Aids and equipment
Aids, equipment and assistive technologies provide practical solutions to everyday activities, enabling independence and greater community involvement—socially and economically.
This section explains what some key government funding schemes offer, their eligibility requirements and how to seek access to them.
- Continence Aids Payment Scheme
- Department of Veterans' Affairs
- Disability and Community Care Services
- gambling community benefit funds
- Medical Aids Subsidy Scheme
- Spectacle Supply Scheme.
Other sources of funding assistance may include:
- Variety Queensland which provides practical grants for much-needed items that help children; things like modified tricycles, electric beds, communication devices, and computers
- community service groups like Lions, Rotary and Apex that put their volunteer efforts into fundraising to support people in need, organisations and causes.
Limited hire services or help offsetting the cost of disability-specific aids and equipment may be available through your community-based disability organisation including:
- Spinal Injuries Association
- Muscular Dystrophy Queensland
- Motor Neurone Disease Association of Queensland.
The Australian Government provides an annual payment to eligible Australians to help pay for continence products. Find out more by telephoning either Medicare on 132 011 or the National Continence Helpline on 1800 33 00 66 or visiting the Bladder and Bowel website.
The Department of Veterans' Affairs provides aids and appliances through its rehabilitation appliances program to help eligible veterans, war widows and widowers and dependents to be as independent and self-reliant as possible in their own homes. Mobility appliances, continence aids, medical grade footwear and personal response systems are among the products covered.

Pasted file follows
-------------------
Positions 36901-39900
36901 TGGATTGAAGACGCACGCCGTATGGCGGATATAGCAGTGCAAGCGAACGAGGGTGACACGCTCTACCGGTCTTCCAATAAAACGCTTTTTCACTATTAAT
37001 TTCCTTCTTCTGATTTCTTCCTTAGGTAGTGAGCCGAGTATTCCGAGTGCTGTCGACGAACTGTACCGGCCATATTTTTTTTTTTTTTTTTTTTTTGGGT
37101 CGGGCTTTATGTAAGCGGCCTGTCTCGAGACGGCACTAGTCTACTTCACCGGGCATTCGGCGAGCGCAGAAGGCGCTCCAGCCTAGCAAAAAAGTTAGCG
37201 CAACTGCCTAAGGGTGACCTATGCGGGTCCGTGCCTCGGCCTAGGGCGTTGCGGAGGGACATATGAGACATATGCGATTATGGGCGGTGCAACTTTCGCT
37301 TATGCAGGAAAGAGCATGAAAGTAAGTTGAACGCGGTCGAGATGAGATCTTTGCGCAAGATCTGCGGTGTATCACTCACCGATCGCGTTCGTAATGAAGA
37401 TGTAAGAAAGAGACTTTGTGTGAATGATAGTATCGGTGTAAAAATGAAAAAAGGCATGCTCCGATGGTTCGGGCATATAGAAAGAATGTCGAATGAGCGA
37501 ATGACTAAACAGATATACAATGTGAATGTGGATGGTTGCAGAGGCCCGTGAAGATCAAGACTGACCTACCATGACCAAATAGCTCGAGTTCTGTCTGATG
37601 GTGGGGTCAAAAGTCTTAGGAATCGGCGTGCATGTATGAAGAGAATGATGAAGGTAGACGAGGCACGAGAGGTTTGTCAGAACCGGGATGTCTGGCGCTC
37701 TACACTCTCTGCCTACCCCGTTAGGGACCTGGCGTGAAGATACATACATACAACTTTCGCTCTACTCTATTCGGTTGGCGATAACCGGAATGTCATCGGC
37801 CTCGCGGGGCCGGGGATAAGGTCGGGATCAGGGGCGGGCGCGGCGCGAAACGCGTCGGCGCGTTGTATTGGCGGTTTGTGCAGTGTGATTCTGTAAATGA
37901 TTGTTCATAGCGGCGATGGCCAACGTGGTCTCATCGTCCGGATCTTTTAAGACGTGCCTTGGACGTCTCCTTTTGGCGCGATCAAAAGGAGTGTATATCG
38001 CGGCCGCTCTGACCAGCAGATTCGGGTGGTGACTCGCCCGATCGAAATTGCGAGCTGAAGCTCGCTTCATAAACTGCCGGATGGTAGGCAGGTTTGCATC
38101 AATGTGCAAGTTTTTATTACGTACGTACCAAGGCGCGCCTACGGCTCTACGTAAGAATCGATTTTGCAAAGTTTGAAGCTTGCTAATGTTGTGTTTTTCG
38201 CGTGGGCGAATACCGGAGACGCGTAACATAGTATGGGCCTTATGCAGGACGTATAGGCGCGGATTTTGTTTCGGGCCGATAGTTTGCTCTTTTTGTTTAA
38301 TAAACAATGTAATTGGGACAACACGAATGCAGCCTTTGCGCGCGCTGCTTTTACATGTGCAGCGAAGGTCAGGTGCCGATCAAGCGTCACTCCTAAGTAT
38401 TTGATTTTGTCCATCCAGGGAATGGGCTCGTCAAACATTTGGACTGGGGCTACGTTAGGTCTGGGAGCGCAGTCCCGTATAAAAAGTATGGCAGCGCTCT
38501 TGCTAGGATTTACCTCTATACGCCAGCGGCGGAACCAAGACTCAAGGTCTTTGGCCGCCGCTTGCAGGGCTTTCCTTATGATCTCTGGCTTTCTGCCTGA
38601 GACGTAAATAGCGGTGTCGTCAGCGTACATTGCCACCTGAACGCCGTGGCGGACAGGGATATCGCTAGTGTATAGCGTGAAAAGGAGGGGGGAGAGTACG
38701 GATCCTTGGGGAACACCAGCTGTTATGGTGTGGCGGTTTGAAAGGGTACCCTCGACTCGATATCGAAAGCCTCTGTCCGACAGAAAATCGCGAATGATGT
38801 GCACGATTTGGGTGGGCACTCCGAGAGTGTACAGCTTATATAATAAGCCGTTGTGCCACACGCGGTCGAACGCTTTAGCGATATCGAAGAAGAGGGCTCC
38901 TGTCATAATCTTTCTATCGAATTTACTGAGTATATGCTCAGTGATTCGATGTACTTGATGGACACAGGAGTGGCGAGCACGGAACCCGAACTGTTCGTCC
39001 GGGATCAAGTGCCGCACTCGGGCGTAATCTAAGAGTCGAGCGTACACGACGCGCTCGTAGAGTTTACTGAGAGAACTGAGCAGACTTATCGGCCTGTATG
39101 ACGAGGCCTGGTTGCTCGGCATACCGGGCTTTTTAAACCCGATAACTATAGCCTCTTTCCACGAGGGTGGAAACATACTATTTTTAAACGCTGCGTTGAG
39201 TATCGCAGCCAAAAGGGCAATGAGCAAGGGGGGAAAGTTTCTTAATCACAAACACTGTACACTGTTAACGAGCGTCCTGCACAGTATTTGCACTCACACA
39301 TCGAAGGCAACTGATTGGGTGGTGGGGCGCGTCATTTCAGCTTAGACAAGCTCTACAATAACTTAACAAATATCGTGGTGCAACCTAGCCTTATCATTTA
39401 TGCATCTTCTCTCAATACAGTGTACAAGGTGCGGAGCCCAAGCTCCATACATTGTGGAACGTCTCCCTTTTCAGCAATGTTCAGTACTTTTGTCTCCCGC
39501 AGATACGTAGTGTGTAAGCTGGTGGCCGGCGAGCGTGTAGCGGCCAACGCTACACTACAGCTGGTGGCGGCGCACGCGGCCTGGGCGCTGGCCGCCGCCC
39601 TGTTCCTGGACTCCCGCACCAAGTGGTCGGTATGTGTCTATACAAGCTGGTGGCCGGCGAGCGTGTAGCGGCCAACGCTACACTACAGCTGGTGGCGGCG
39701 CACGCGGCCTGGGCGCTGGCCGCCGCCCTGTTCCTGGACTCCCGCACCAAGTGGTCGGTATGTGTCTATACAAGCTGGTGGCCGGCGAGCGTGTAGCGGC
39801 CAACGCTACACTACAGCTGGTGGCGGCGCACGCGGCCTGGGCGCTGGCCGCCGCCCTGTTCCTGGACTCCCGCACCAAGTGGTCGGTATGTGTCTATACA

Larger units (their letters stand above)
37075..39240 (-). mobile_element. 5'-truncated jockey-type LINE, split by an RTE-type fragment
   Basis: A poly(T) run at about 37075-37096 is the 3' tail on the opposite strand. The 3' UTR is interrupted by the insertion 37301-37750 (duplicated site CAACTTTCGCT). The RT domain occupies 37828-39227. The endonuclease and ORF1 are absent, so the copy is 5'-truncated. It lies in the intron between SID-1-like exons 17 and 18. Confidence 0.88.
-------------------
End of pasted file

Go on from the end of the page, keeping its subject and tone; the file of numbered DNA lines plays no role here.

The Department of Communities (Disability and Community Care Services) can provide aids and equipment to eligible Queenslanders if the aid or equipment is related to the disability and/or enables participation in disability support services. Call 1800 177 120 or contact your local service centre to find out more.
Queensland's community benefit funds return taxes earned through gambling to the community.
Individuals and families are not eligible but not-for-profit organisations can apply for grants to help them provide community services or activities. Wheelchairs, access ramps, mobility aids and motor vehicles are among the purchases made by recent beneficiaries.
Queensland Health's Medical Aids Subsidy Scheme (MASS) provides subsidy funding for a range of aids and equipment to eligible Queensland residents.
- communication aids—artificial larynges, speech generating devices and voice amplification devices
- continence aids—disposable pads, nappies, reusable pants, catheters, sheaths, leg drainage bags and night drainage bags
- daily living aids—such as bath boards, mobile floor hoists, mobile shower chairs, non-mobile commodes, pressure reduction mattresses and transfer benches
- home oxygen—concentrator machines and cylinders
- medical grade footwear—customised, custom-made and prefabricated footwear
- mobility aids—manual or powerdrive wheelchairs, wheeled walking aids and pressure reduction cushions
- orthoses—lower limb or spinal orthotic devices.
These aids and equipment are subsidy funded on a permanent loan basis, private ownership or through the purchase of consumables.
You may need to meet some of the purchase cost or buy additional aids.
Find out how MASS operates and how to apply.
A range of basic prescription spectacles are available to eligible Queenslanders under Queensland Health's Spectacle Supply Scheme (SSS). Your optometrist or ophthalmologist will need to refer you to this scheme.
Detailed information about the range of products, entitlements and applications is available online.